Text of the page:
Sponsored Links

LA County is using an algorithm to clear 50,000 pot convictions faster

DAs in LA and San Joaquin have teamed up with Code for America.
HighGradeRoots via Getty Images
HighGradeRoots via Getty Images
Kris Holt
Kris Holt|@krisholt|April 1, 2019 3:53 PM

The district attorneys for Los Angeles and San Joaquin counties have teamed up with Code for America to help them clear around 54,000 marijuana convictions. The nonprofit's algorithm will aid prosecutors by automatically evaluating whether a case is eligible for dismissal or resentencing.

The two counties have been working with Code for America since July to examine marijuana conviction data, as automating the process should help them clear cases much more quickly than through entirely manual processes. There are an estimated 50,000 eligible cases in Los Angeles County and 4,000 in San Joaquin County. Code for America's Clear My Record system also helped San Francisco clear more than 8,000 marijuana convictions.

"As technology advances and the criminal justice system evolves, we as prosecutors must do our part to pursue innovative justice procedures on behalf of our constituents," Los Angeles County DA Jackie Lacey said. "This collaboration will improve people's lives by erasing the mistakes of their past and hopefully lead them on a path to a better future. Helping to clear that path by reducing or dismissing cannabis convictions can result in someone securing a job or benefitting from other programs that may have been unavailable to them in the past."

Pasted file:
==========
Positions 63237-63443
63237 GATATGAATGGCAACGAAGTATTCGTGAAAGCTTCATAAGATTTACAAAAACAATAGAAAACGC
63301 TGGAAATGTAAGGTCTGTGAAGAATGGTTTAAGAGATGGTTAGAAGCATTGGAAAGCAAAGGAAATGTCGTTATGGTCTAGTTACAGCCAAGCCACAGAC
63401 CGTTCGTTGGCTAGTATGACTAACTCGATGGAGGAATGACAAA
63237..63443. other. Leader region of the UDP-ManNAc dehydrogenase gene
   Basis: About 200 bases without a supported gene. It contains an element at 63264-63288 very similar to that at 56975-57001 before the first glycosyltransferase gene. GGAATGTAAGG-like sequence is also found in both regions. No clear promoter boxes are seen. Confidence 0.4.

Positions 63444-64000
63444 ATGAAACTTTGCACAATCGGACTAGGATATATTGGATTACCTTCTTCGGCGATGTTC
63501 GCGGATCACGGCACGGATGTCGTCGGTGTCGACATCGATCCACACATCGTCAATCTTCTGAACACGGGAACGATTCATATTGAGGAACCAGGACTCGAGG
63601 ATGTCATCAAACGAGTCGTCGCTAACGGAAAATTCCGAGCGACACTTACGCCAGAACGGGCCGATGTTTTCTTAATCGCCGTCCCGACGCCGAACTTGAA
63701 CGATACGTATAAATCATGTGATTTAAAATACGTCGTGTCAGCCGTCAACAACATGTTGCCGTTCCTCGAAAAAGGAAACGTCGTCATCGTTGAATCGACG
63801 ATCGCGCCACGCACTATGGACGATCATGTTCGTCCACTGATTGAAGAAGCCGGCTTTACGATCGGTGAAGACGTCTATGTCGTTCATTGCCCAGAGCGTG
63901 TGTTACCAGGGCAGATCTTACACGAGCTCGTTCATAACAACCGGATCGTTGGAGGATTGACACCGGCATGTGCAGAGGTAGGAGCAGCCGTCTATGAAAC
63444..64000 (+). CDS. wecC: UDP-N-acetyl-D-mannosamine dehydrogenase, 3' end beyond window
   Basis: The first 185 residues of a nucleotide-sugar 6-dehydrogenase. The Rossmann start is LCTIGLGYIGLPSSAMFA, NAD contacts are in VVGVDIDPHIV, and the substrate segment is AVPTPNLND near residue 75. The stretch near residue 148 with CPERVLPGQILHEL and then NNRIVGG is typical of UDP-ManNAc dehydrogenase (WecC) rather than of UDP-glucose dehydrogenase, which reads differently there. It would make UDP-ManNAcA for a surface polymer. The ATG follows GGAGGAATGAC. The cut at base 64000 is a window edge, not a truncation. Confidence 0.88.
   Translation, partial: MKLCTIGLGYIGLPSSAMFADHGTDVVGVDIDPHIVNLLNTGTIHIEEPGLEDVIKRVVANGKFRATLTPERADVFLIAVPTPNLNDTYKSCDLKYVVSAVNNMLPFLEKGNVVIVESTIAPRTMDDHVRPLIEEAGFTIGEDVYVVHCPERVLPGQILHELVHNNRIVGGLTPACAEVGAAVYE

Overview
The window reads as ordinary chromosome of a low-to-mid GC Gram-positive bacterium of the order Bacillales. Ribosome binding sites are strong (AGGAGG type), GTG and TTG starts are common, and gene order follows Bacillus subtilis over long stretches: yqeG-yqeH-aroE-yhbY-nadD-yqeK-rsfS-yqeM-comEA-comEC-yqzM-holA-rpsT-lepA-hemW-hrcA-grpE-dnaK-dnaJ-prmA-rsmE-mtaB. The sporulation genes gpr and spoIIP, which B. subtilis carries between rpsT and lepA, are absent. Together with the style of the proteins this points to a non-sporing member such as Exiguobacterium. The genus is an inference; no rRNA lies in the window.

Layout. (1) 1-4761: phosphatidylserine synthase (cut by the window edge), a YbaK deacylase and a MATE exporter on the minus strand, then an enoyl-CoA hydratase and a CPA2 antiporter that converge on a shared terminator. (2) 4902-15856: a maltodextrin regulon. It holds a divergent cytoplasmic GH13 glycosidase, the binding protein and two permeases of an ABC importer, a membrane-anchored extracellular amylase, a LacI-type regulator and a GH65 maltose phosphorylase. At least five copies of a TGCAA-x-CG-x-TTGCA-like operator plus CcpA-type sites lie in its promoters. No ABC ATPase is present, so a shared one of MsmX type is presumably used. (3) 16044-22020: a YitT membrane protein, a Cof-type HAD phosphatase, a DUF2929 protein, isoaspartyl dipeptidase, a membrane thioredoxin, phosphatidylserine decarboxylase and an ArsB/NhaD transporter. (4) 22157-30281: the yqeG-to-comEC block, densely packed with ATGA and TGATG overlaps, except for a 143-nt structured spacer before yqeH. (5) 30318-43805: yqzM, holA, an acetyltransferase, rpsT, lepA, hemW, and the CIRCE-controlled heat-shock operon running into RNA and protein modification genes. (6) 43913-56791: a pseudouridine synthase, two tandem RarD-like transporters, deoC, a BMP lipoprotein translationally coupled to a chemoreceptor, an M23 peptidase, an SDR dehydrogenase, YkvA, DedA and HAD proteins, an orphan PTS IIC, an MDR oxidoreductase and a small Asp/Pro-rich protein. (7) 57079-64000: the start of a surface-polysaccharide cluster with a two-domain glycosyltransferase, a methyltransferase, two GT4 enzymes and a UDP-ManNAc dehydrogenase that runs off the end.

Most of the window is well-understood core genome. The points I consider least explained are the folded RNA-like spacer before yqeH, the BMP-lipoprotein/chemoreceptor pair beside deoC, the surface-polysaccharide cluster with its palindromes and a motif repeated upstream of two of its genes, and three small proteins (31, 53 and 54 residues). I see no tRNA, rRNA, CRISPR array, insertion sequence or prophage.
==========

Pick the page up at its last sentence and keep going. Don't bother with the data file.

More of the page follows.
California voted to legalize recreational pot use in 2016. Last year, Governor Jerry Brown signed Assembly Bill 1793 into law, which gave district attorneys until July 1st, 2020 to review convictions eligible for downgrading or expungement and act accordingly.

Turn on browser notifications to receive breaking news alerts from Engadget
You can disable notifications at any time in your settings menu.
Not now

All products recommended by Engadget are selected by our editorial team, independent of our parent company. Some of our stories include affiliate links. If you buy something through one of these links, we may earn an affiliate commission. All prices are correct at the time of publishing.
LA County is using an algorithm to clear 50,000 pot convictions faster